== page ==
Late autumn at Yale brings more than midterms and cardboard pumpkin cutouts. These upcoming weekends promise screw-your-roommate dances, followed by holiday balls, and soon the be-all and end-all of awkward courtship and uncomfortable footwear, the Winter Ball. Formal dance season is upon us.

Before Yale, I considered myself well-prepared for collegiate formals. High school dances had hardened me against every known type of formal dance angst.

For instance, I am an old hand at less-than-perfect dates. Freshman year of high school, I was supposed to attend Homecoming with a theater toadie named Steven. He was adorable –in a mouth-full-of-metal-and-rubber-bands and legs-like-stairway-banisters sort of way.

Half an hour after Steven and his mom were supposed to pick me up, he showed up on my front porch with two girls in frumpy black dresses. He knew them through Remote Control Car Club, Steven explained, and they didn’t have dates, so he had invited them along. That would be okay with me, right?

He never told me their names. He gave us each a flower, and his mom drove us all to the dance. It turned out one of the girls had brought an inflatable skeleton as a dance partner, so Steven stepped on my feet for most of the evening.

The next year, Doug asked me to Homecoming in front of our entire history class. Doug was a nice, quiet boy who always did really well on standardized tests and had a unibrow. I thought he’d moved away in junior high and had moved back again that fall, but my friend Anne informed me after class that he’d actually spent those 18 months in a mental institution.

I spent most of the dance in the hallway with Doug, trying to convince him to stop banging his head into a locker and muttering expletives. After the dance we went with some friends to play Whirly-Ball — an ill-fated late 90s trend that combined bumper cars and basketball — where someone accidentally whacked me in the chest with a high-speed pass. My sternum still aches when it rains.

But there was one relief — the high school dance floor itself required no physical skill. Aside from those senior year cultural dark ages when “swing dancing” briefly became acceptable, my dance floor experiences remained in the effortless state of nature — Madonna pantomimes and tootsie rolls.

I expected the same when I came to Yale. Maybe I wouldn’t always have great chemistry with my dates, but the dances themselves would remain bass-thumping celebrations of mindless hormones and boy bands.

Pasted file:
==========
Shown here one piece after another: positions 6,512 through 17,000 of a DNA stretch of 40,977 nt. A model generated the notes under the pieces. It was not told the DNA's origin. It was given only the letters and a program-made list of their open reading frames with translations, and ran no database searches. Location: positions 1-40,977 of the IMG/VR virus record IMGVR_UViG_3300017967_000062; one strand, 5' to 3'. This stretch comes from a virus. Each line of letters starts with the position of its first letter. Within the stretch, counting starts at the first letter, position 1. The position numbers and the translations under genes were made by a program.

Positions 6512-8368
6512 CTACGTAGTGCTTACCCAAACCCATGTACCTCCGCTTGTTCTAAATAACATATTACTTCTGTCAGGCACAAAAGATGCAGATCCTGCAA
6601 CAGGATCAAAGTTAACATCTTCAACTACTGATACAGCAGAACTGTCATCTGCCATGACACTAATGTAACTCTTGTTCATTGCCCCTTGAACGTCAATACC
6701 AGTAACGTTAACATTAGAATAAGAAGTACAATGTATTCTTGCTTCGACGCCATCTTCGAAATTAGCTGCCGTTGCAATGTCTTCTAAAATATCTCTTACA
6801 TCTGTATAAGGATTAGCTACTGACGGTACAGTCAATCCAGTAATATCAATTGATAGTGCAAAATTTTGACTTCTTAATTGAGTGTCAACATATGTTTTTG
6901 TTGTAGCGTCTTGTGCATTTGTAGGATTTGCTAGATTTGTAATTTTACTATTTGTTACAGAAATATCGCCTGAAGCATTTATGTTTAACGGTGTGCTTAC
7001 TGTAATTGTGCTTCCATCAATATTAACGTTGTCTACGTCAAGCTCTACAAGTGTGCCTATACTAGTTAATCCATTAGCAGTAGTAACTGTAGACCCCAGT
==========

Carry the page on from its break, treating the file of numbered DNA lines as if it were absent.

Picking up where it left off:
But Yale formals demand the one thing for which four years of gymnasiums filled with PTA moms and Coolio never prepared me — they want me to dance like a grown-up.

Our college councils have deemed most of our formal dances too adult for catchy, vacuous pop music. My peers seem to believe that resume-building 20-somethings have moved beyond the humpty dance. Somehow, they hire all these classy Latin bands and jazz quartets in good conscience.

I do not want to spend my time on the dance floor doing anything involving ball-changes or 8-counts. My Yale education has brought me in touch with my inner self, and that inner self is a boy-crazy 14-year-old.

Besides, I have given “adult dancing” a shot — in the form of 7th grade park district ballroom dance lessons, courtesy of my mother.

At first, I was excited to be the next Ginger Rogers. Mom bought me a new outfit — a hot magenta silk blouse, matching miniskirt and tights, along with a gold brooch approximately 4 inches in diameter that, when pinned on, made one side of my blouse sag lower than the other. She told me I looked like a little flower. A man-killing little flower, I might add.

The class instructor was a wizened, 5-foot-2-inch old lady who was colorblind and referred to me as “the red girl.” She wasted half of each lesson coming up with creative ways to pair us off, such as alphabetically, according to our pets’ names, and so on. I was tall for my age, so I usually ended up dancing with Victor, a large Ukrainian boy who had been shaving since fourth grade.

I did emerge from the class with a working knowledge of the box step. But the school dances of my youth were too little Great Gatsby and too much Top 40 to provide opportunities for honing my jitterbug. But even though my steps were a little rusty, when last year’s Winter Ball rolled around and the posters advertised a “real band,” I wanted to be a good sport.

So I dragged a guy friend to the free lesson offered by the ballroom dancing team. His hand floated nervously at my hip as a tiny girl paced around us chirping commands like “6-7-8 and quar-ter turn! 6-7-8 and grape-vine right!” My friend and I spent 45 minutes mocking the better-coordinated couples before we sheepishly left.

Thankfully, it turned out my date’s idea of sophisticated dancing involved shuffling in place and pretending to play the drums in the air, so we spent most of Winter Ball eating toasted ravioli and baby carrots at the refreshment table.

Every so often I stole a glance at the dance floor — what should have been a scene of liberated Backstreet flailing was reduced to couples bopping in time and banging into each others’ knees. My date and I got tired of complaining about the music and wandered onto the floor, and we actually did have a little fun stumbling around in our clumsy box step.

I guess I wouldn’t mind learning how to waltz properly. After all, we are at Yale to learn things we never learned in high school. Maybe a little ballroom dancing is a nice change of pace, and maybe it does feel pretty classy.

I’ll grow up, eventually. But right now I’d rather be lip-syncing to Sir-Mix-A-Lot.

Molly Worthen is a junior in Jonathan Edwards College. Her columns appear on alternate Tuesdays.